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Here you will find our selective list of Northeastern US and Eastern Canada lakes, rivers and streams that we recommend.
Tell Us About Your Latest Fishing Vacation
How was your last fishing trip? We would love to hear about it. From sharing pictures to interviewing you about the trip, we are constantly doing research to help other fishermen planning their next fishing vacation. Email email@example.com or message us through Facebook so that we can get your fishing stories on Go Fishing Now.
New Jersey Fishing Dock Talk
When I first started this site, I did not envision myself interviewing someone about Snakeheads. That is before I met Michael Cowley (@njmikey_) on Instagram. I noticed he catches lots of Snakeheads and seems to enjoy doing it. I knew I had to reach out for an interview, and I am so grateful he was willing to do it. We also got his take on his new very sweet kayak, Feelfree Lure. I learned a lot and am sure you will also.
GFN: You fish for snakehead. I have never caught one. And I can't say they are on my bucketlist to catch. They are ugly. Why should I reconsider and fish for snakeheads? Why do you target them?
The challenge. I've only been fishing for snakehead for a few months now, and I have to say they are definitely the most challenging freshwater fish I've come across so far.
As bad and "aggressive" (misunderstood) of a reputation they have, snakeheads are actually fairly difficult to catch. And once you do get them to bite, you better make sure that hook set is good. They have boney mouths that are difficult to pierce which results in them often coming off the hook. It really keeps you on your toes the whole way through on top of the strong fight and thrashing they come with.
Another thing that attracts me to snakehead fishing is size. Out of the 6 snakeheads I've caught so far, the smallest I've caught weighed in at 2lbs 14oz. The rest have averaged around 5-6lbs with my biggest being 6lbs 10oz. It's almost impossible catch 5-6lbs bass on average, at least here in New Jersey. Snakeheads grow very quickly so it is actually quite common to run into lunkers.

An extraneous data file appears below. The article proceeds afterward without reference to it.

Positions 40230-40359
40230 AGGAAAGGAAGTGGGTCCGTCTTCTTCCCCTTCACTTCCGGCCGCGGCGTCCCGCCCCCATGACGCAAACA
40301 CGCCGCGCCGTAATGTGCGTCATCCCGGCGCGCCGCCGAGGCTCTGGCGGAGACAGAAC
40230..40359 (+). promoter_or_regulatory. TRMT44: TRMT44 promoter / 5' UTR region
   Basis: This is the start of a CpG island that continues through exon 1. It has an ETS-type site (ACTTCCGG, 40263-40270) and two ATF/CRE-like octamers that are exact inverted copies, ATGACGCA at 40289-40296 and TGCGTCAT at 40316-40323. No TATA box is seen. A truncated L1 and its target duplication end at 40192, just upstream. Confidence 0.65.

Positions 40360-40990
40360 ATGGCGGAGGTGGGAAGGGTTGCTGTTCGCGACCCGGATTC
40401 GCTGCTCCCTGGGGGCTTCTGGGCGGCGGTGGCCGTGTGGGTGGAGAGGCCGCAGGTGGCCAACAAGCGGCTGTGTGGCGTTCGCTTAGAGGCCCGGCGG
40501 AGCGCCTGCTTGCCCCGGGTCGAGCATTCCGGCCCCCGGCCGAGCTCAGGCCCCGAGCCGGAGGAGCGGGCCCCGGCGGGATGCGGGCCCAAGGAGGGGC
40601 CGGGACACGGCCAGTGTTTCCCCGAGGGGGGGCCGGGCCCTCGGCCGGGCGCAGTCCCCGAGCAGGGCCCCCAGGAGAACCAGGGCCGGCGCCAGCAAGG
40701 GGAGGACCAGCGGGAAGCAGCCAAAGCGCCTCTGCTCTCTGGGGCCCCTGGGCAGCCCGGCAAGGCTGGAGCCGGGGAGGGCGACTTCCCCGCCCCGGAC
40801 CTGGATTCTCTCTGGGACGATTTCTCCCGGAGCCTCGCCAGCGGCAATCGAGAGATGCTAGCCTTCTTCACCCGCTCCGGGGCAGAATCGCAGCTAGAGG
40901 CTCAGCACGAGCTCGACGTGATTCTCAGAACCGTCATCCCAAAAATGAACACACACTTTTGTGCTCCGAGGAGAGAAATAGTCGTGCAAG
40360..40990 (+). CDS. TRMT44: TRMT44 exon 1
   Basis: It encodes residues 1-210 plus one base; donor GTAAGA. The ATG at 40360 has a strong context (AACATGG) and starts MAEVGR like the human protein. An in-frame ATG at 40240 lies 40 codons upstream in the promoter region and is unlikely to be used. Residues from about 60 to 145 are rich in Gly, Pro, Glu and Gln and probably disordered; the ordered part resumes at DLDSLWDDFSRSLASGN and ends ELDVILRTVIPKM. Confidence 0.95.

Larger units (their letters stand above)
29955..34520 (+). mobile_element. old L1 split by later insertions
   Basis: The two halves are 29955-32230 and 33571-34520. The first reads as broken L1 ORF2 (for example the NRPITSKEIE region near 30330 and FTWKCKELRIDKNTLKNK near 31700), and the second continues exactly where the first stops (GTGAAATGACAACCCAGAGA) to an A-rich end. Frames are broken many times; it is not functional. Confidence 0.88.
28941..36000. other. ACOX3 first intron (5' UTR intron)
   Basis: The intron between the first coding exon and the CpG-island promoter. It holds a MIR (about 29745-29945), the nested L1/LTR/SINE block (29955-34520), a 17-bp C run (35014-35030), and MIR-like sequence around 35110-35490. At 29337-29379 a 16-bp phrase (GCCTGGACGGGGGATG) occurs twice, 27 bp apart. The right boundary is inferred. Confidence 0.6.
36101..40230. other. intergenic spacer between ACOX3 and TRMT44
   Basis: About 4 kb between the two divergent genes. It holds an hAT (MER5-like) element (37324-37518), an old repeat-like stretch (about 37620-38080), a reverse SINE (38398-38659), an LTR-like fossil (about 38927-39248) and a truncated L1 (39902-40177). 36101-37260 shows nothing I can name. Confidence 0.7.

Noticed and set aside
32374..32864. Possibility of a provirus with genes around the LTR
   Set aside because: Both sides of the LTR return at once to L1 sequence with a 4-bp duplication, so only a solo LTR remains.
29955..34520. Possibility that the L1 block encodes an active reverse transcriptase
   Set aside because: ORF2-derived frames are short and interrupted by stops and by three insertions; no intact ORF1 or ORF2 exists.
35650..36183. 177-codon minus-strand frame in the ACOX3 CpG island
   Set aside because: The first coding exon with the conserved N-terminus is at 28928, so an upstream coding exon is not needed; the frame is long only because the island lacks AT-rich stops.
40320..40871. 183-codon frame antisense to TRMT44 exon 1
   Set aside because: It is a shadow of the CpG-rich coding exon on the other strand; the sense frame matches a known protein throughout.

It was my absolute pleasure to have Writer and New Jersey fisherman Bruce Edward Litton discuss his writing, fishing, and photography for Go Fishing Now. After reading his blog, Litton's Fishing Lines, I quickly realized the writing talent of Bruce as he brilliantly wove together his fishing adventures with observations of life and people. To say Litton's Fishing Lines is not your average fishing blog is a complete understatement. If you are only interested in the exact how-to's on the latest fishing techniques, this may not be your favorite read. But if you are like me and can get lost in time reading and learning from someone who writes at a different level than most of us, I can't recommend Bruce's blog enough. He is truly a brilliant writer and his works make for interesting, captivating and thought provoking reading.
GFN: How would you describe your personal approach to outdoor writing?
I began writing for various publications on fishing at 16, reading every outdoor publication I could find from age 13. I got published for two years and gave it up, pursuing a literary career instead, harvesting clams at the Jersey Shore’s Long Beach Island to make a self-employed living more and less for 13 years while studying, and writing in numerous notebooks. When I returned to the mainland--the great American mainstream--I had no college degree, no regular employment history, just about nothing but my Social Security number.